MIDDLEBURY — The Middlebury weight-loss business Vtrim has widened its net and is lining up clients in the national health care, military and education sectors.
Vtrim was originally developed through the University of Vermont’s division of continuing education. Vtrim bills itself as a gimmick-free, research-based program that dispenses individualized weight-loss information to participants through classes and on-line counseling from trained facilitators.
Middlebury resident Krista Conley, who leads Vtrim’s growing staff of six based at 23 Pond Lane, explained the program does not offer any food supplements, pills, milkshakes or special diets. Rather, it is rooted in scientific research and behavior modification aimed at enabling clients to change their habits to lose weight and keep it off.
Conley said Vtrim has already established a keen following among UVM students, faculty and staff. Now Conley and her staff want to take the program to the next level.
“We’ve been hiring, building a team, rolling out ideas and testing the market,” Conley said on Tuesday. “You really have to capture people’s attention.”
Conley has been raising capital — $725,000 thus far — to take Vtrim nationwide. That means extensive travel while developing marketing material, software and other tools to sell the Vtrim program to major clients.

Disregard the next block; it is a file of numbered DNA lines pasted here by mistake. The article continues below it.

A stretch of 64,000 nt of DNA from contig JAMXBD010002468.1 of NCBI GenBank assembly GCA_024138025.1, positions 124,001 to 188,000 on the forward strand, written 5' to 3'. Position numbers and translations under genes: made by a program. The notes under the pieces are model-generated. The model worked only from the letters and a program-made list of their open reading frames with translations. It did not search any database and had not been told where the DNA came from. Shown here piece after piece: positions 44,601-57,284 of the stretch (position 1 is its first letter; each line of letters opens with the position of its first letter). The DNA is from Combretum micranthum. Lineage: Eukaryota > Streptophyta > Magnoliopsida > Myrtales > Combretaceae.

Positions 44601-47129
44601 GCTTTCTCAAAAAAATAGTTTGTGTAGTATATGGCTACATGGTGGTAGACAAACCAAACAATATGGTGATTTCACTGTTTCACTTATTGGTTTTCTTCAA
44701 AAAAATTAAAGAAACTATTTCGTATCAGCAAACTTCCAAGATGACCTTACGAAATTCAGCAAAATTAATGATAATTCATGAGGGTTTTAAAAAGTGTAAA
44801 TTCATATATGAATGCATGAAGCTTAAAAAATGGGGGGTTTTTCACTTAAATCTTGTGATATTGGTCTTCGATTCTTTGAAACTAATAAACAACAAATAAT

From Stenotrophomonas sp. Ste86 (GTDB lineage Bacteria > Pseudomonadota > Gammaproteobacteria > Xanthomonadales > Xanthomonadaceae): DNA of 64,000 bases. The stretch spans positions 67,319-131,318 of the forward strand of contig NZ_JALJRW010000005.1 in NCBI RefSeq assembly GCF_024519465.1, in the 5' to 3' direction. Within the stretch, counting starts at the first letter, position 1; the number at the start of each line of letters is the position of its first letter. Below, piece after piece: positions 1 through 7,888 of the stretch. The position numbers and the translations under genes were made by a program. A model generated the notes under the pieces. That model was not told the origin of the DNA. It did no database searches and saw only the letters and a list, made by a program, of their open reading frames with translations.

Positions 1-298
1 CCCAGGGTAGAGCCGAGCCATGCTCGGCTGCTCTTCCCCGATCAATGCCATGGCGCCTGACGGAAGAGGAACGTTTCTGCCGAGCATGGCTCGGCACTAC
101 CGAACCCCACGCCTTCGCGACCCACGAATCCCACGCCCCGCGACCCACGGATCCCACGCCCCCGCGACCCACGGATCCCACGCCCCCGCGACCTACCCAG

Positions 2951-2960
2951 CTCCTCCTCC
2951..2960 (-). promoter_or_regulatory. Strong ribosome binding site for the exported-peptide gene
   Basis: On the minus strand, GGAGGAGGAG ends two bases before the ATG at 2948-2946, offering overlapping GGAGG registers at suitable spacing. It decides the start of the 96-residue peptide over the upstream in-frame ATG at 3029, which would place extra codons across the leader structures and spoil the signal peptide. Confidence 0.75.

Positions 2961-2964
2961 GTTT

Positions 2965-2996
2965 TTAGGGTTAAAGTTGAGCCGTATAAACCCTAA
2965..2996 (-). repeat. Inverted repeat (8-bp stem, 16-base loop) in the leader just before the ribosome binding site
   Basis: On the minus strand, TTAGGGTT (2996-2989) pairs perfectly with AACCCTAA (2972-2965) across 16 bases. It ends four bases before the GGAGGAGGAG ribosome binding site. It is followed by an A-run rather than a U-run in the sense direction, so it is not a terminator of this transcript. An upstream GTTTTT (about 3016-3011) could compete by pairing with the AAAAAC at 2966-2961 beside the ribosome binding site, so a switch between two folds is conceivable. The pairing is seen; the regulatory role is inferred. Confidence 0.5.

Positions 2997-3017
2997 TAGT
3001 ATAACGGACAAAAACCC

Locally, Conley has already held what she termed as some promising discussions with Middlebury College. Nationally, she is seeking a foothold with major employers — including the U.S. military, with millions of soldiers (and their families) for whom the Vtrim program and its on-line component would be well-suited for those who are deployed.
Participants are expected to fill out a daily journal of their eating and exercise habits, and entries are reviewed by Vtrim’s trained facilitators. The facilitators can then offer one-on-one advice based on areas in which the client is struggling.
Vtrim costs $395 for an initial 12-week program, and clients can invest an additional $395 for a follow-up 12-week maintenance program.
Conley was pleased to report that Vtrim’s current client list includes such businesses as the Vermont Federal Credit Union, Green Mountain Coffee Roasters, and the Greater Burlington YMCA.
Supporters of the program, Conley noted, have recognized the importance of weight management as a tool in preventing more serious health problems in the future — such as diabetes and heart failure.
“It is all about behavior change,” Conley said.
More information about Vtrim can be found at www.vtrimonline.com.
Reporter John Flowers is at email@example.com.